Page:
The Nagas

Hill Peoples of Northeast India

Project Introduction The Naga Database

manuscript notes on the Zemi Nagas by Ursula Graham Bower

caption: Le-hera genna: a sickness genna for removing evil spirits from the village
caption: gennas
medium: notes
person: Graham Bower/ Ursula
date: 1939-1946
refnum: Betts papers, ring binder 1
person: Centre for South Asian Studies, Cambridge
text: 13th Day: Nru-heliem (a genna for success in hunting).
text: First thing in the morning, before they have eaten, the men go ho-hoing to the village spring with their spears and guns, and wash. Each dips a corner of his cloth and kilt in the water and wrings them out, to 'throw out the bad things'. They all return together to the village gate, and there are met by the tingkhupeo and his usual assistant, the old men being inside and the bucks and men outside. The tingkhupeo has brought a cock, ting-ram and ntin. He calls upon the spirit who created all the animals and asks him to give so-and-so (naming the man first in line) tiger, bear, deer and so on. The man then comes inside the village gate. This is repeated for each man in turn. Every man has a piece of tingram on his spear or gun, and as each enters, the tinkhupeo cuts it with a dao. Inside the gate are figures of bear, tiger, and so on, and as the men come in, each stabs the figures with his spear or aims his gun at them and lets out a loud screech. Guns being important to the whole village as well as the immediate owner, they are brought to the ceremony by somebody else if the owner is absent.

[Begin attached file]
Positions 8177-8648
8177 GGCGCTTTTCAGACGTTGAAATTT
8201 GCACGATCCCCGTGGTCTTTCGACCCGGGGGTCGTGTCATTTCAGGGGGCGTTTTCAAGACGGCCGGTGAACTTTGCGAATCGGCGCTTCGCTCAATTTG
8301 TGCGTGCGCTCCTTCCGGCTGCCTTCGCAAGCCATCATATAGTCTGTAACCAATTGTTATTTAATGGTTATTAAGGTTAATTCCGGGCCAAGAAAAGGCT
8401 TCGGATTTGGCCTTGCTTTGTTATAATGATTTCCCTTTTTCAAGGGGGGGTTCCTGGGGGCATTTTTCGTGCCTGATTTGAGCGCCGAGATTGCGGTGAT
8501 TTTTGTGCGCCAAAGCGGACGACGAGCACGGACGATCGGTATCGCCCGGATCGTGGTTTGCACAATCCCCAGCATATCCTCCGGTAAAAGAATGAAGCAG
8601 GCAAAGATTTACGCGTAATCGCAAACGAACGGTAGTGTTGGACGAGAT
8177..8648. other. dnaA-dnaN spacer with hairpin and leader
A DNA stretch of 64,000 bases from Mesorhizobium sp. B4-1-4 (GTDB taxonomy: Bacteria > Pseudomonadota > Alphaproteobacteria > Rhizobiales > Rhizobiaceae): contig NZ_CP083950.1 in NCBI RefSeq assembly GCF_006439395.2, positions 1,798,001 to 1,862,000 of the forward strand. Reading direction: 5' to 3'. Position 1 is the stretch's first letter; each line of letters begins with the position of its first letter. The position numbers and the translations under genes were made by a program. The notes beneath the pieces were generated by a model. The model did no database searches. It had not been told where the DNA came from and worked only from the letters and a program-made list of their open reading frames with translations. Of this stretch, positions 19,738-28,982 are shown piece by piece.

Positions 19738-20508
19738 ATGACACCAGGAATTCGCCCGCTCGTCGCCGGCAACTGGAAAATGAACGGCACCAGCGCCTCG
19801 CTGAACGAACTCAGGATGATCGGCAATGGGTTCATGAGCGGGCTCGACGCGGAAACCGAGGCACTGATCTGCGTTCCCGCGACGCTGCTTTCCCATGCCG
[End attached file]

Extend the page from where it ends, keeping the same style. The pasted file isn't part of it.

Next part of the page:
text: When they are all inside, there is a general ho-hoing. The tingkhupeo offers the cock to the spirit previously addressed, and asks for success in hunting for the whole village. He then turns to the men and says: "I have asked for everything. Take!" They all shout: "Ahang!" ('It's mine! I have taken!).
text: They all go together to the hazoa and ho-ho there. The tingkhupeo throws the cock up in the air and the men all try to catch it, as the catcher will have great success. Once the bird is caught, the tinkhupeo kills it and gives some of the feathers to each man, and they take them home and burn them in clean fire brought from the dekachang. They must cook on this fire, and eat their morning meal apart from the women. The tingkhupeo and his assistant eat the cock, but each dekachang fetches a little of the flesh which is divided into tiny scraps, each would-be hunter eating one.
text: The remains of the mens' breakfast is put outside the house and finished off by the boys and old men. The women may not work or pound dhan until the men have finished eating.
text: No field-work is done, but the village is not closed.